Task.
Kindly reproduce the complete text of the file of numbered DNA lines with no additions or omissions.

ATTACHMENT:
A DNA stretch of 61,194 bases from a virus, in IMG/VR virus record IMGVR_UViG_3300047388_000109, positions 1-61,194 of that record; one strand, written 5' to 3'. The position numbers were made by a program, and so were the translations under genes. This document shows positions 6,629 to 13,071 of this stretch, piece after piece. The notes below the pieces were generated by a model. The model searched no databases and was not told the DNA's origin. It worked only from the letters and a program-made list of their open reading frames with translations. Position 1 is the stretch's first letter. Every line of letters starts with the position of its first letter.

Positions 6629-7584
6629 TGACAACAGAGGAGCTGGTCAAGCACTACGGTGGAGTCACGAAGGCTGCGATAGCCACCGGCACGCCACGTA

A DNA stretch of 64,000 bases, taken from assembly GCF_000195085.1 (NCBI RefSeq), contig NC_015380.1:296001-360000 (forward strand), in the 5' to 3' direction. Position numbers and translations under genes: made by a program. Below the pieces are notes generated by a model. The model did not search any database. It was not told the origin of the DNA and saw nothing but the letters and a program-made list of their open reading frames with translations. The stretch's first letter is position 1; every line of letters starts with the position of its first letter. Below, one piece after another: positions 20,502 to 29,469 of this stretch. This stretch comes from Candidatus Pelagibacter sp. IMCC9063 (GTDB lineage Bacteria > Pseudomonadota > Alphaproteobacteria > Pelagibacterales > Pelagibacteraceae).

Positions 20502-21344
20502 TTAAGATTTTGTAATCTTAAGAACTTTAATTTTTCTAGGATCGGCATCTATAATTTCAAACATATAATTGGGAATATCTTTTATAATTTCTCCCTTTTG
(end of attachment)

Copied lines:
A DNA stretch of 61,194 bases from a virus, in IMG/VR virus record IMGVR_UViG_3300047388_000109, positions 1-61,194 of that record; one strand, written 5' to 3'. The position numbers were made by a program, and so were the translations under genes. This document shows positions 6,629 to 13,071 of this stretch, piece after piece. The notes below the pieces were generated by a model. The model searched no databases and was not told the DNA's origin. It worked only from the letters and a program-made list of their open reading frames with translations. Position 1 is the stretch's first letter. Every line of letters starts with the position of its first letter.

Positions 6629-7584
6629 TGACAACAGAGGAGCTGGTCAAGCACTACGGTGGAGTCACGAAGGCTGCGATAGCCACCGGCACGCCACGTA

A DNA stretch of 64,000 bases, taken from assembly GCF_000195085.1 (NCBI RefSeq), contig NC_015380.1:296001-360000 (forward strand), in the 5' to 3' direction. Position numbers and translations under genes: made by a program. Below the pieces are notes generated by a model. The model did not search any database. It was not told the origin of the DNA and saw nothing but the letters and a program-made list of their open reading frames with translations. The stretch's first letter is position 1; every line of letters starts with the position of its first letter. Below, one piece after another: positions 20,502 to 29,469 of this stretch. This stretch comes from Candidatus Pelagibacter sp. IMCC9063 (GTDB lineage Bacteria > Pseudomonadota > Alphaproteobacteria > Pelagibacterales > Pelagibacteraceae).

Positions 20502-21344
20502 TTAAGATTTTGTAATCTTAAGAACTTTAATTTTTCTAGGATCGGCATCTATAATTTCAAACATATAATTGGGAATATCTTTTATAATTTCTCCCTTTTG